Obama takes fiscal plan on road

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WASHINGTON (AP) — President Barack Obama is taking his case for avoiding a potentially unsettling “fiscal cliff” to the Philadelphia suburbs, employing campaign-style tactics in hopes of mobilizing public support for his plan to hike taxes on the wealthy. The trip comes amid signs of impatience in the negotiations between Republican leaders and the White House.

Obama was scheduled to go to Hatfield, Pa., to pressure Republicans to extend existing Bush-era tax rates for households earning $250,000 or less, while allowing increases to kick in for those with incomes above that threshold.

White House officials believe today’s trip will build momentum for the president’s case, even as Republicans describe it as an irritant and an obstacle to fruitful talks.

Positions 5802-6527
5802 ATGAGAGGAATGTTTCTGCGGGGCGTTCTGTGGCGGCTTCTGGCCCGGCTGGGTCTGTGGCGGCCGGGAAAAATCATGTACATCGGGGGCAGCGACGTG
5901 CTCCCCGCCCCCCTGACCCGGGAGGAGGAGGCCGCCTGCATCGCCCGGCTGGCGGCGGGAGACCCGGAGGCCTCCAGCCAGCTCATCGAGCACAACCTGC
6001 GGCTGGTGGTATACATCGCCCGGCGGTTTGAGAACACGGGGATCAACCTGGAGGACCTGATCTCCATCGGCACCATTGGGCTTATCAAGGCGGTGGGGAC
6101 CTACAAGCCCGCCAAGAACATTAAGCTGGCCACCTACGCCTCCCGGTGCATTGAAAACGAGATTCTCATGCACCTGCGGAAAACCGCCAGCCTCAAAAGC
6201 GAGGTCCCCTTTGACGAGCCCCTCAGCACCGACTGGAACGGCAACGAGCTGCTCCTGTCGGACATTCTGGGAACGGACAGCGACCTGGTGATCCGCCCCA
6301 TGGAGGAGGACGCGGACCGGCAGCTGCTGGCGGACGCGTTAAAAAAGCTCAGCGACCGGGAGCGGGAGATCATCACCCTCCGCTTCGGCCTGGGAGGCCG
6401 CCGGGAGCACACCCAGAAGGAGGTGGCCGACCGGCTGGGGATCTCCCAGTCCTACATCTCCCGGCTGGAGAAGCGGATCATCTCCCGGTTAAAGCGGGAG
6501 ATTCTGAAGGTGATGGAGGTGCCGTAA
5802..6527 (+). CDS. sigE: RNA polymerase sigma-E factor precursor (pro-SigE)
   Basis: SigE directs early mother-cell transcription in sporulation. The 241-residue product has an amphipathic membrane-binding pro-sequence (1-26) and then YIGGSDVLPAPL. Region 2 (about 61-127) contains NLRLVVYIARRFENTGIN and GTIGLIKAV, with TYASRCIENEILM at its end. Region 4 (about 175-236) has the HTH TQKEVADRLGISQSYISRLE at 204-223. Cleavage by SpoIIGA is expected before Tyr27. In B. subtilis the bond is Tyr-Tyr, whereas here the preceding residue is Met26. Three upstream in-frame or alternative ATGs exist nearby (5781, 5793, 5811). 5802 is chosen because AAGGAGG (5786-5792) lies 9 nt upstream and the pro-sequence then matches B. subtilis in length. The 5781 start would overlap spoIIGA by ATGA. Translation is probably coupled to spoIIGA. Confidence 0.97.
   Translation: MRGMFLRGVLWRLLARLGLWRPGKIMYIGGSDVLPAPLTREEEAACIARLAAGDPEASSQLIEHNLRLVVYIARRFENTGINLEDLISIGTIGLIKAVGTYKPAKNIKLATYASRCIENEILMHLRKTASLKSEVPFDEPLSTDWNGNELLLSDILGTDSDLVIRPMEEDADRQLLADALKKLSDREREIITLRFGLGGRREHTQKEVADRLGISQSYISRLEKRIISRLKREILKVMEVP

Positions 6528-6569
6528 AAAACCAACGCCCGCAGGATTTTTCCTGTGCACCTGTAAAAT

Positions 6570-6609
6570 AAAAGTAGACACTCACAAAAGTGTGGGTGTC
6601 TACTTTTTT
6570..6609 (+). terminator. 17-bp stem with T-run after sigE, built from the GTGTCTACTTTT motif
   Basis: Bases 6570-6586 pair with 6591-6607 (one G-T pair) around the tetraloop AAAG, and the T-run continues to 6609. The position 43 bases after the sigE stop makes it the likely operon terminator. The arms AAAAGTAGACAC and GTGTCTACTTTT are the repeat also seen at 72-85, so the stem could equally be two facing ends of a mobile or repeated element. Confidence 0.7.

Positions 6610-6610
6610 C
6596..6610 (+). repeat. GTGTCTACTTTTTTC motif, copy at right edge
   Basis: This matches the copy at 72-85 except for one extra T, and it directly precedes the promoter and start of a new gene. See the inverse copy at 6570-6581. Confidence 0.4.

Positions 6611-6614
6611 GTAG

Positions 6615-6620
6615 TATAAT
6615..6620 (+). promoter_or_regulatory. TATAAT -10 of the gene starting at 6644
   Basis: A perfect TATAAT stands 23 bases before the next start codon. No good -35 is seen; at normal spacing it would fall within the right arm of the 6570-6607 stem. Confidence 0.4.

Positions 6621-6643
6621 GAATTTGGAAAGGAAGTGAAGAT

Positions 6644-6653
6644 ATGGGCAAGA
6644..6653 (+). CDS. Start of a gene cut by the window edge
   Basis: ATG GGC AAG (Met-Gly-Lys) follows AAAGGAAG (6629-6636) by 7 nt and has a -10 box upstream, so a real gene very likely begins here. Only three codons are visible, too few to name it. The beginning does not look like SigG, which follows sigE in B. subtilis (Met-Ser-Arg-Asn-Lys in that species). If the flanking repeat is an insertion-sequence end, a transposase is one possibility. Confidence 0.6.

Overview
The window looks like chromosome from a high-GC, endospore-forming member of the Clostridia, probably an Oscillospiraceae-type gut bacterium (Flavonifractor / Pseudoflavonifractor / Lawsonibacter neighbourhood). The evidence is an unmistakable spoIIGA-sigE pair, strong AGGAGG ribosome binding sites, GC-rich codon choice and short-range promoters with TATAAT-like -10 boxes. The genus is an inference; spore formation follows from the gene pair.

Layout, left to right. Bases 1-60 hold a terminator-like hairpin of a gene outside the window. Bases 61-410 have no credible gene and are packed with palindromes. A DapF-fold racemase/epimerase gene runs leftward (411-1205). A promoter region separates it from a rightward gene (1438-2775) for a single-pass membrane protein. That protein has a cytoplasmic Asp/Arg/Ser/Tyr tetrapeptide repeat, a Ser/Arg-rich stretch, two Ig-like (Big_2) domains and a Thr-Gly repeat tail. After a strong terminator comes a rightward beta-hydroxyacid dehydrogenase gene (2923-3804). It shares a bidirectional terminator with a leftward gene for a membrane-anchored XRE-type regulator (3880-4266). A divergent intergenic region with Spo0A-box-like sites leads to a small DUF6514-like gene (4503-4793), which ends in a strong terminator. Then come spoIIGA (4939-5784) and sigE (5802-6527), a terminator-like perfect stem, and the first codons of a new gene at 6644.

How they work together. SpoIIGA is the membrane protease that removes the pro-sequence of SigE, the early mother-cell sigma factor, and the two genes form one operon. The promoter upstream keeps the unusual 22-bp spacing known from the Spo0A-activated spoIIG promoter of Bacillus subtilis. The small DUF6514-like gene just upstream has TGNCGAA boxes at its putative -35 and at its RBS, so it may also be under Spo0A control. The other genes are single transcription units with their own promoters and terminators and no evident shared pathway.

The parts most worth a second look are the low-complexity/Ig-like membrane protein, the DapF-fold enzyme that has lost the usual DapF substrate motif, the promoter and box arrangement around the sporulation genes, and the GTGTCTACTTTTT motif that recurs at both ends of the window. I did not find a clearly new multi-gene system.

The White House said today that Obama will insist on higher taxes for the top 2 percent of earners during his Pennsylvania trip and that he would cast Republicans as an obstacle to a deal.

Republicans have said they are open to new tax revenue but not higher rates.

Obama was to tour and speak at the Rodon Group manufacturing facility, showcasing the company as an example of a business that depends on middle-class consumers during the holiday season. The company manufactures parts for K’NEX Brands.

For Obama, the trip to Pennsylvania is part of a strategy to press his case publicly even while negotiating privately. He has already met with small business owners and with middle-class families in separate White House events. He has also invited business and labor leaders to the White House as well as Democratic operatives who can echo his plans on the airwaves.

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